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Asked & Answered: Co-authors, who owns what?

Q:  I have written a multi-award-winning screenplay and feel, after many rewrites, it's getting close to being pretty good.

My question is about ownership: The screenplay was based on my novel, partly coauthored by a friend, who did about 10% of the work and storyline creation.  How would my friend be compensated, and would I be doing the right thing by signing an agreement saying I own the rights to this screenplay?

A:  When co-authors join together to create a single work ,  it's  called a work of “joint authorship”. Ordinarily, Joint Authors are equal owners of the work, and share equally in the proceeds from exploitation of the work.   So, absent some other agreement, the co-authors are each  entitled to half of the rights fees paid in relation to the book.

So, while it's true that you own the rights to the screenplay, the screenplay is based on the underlying novel, in which you're only a half-owner.  Now, if you try to sell your screenplay, you can probably allocate some portion of the money to the ‘underlying rights' (i.e., the novel) which you'll share with your co-author, allocating  the balance to the screenplay, but your co-author may not agree with your allocation, and could make trouble for you in the form of a lawsuit, or just embarrassing calls to the producers, etc.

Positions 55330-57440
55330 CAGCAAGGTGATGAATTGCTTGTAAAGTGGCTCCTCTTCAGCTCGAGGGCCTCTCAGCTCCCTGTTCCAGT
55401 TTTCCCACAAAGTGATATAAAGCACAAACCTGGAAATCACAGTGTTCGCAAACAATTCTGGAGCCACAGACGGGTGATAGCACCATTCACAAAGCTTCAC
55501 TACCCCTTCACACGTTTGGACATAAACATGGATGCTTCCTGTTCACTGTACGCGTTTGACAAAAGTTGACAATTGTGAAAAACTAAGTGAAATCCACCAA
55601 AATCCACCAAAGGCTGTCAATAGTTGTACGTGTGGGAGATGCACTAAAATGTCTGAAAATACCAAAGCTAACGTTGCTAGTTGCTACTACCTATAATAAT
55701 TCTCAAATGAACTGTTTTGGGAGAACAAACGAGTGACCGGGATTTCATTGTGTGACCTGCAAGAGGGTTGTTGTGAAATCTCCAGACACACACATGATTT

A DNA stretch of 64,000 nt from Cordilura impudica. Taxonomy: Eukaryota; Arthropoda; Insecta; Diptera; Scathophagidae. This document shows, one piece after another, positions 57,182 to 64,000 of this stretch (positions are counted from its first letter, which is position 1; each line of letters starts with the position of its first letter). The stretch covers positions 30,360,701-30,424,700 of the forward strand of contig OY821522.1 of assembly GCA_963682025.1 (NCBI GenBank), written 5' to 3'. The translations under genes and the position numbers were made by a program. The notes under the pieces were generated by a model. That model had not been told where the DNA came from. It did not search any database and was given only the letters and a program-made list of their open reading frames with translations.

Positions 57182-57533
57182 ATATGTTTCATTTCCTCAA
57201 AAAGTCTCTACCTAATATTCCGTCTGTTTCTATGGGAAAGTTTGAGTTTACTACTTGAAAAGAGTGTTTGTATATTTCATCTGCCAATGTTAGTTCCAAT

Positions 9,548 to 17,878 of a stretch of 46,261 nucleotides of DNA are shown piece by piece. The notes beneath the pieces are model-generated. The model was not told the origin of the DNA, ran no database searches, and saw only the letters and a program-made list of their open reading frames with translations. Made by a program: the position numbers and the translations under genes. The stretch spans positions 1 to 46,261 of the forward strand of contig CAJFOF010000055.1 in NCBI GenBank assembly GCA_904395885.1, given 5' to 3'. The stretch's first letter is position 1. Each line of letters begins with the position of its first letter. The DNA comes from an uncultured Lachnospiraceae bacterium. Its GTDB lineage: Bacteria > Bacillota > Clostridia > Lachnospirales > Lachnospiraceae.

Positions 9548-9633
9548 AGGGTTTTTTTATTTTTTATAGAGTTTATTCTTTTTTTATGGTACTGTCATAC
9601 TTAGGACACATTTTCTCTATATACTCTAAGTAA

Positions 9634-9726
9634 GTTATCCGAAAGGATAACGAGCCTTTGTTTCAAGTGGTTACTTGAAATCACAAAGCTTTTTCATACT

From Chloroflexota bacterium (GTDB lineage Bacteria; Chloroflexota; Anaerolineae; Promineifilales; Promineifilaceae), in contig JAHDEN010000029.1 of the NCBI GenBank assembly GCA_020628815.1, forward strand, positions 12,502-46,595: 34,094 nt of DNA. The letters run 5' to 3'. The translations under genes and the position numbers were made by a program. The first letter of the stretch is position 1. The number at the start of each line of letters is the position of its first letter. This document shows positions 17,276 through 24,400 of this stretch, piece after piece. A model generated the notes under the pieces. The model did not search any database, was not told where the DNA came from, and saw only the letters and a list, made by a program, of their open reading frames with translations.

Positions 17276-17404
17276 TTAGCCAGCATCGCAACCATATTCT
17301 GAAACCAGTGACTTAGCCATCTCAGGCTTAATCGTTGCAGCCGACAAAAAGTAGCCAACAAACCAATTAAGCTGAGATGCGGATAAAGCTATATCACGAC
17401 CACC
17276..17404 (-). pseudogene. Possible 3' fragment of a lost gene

My suggestion is to have a candid discussion with the co-novelist now… and work out the percentages on both the novel, AND your screenplay.  You'll definitely need to have a formal, written contract drawn up to memorialize things.  Otherwise, you will find it very difficult to sell your screenplay.   Producers always insist on a “clean” chain of title… so you'll need to clear this up as soon as possible.

This situation is the reason that it's so important to have a collaboration agreement in place before you begin working in earnest with another writer.  The collaboration agreement could have addressed this very situation, or at least the “what if my co-writer doesn't pull his share of the weight?” question.  An experienced entertainment lawyer can draw up a collaboration agreement very quickly.  It's well worth the investment.  Fixing these situations after-the-fact is always more costly and time consuming.

This is intended as general information only and does not establish an attorney-client relationship. It is not a substitute for a private, independent consultation with an attorney selected to advise you after a full investigation of the facts and law relevant to your matter. We will not be responsible for readers’ detrimental reliance upon the information appearing in this feature.

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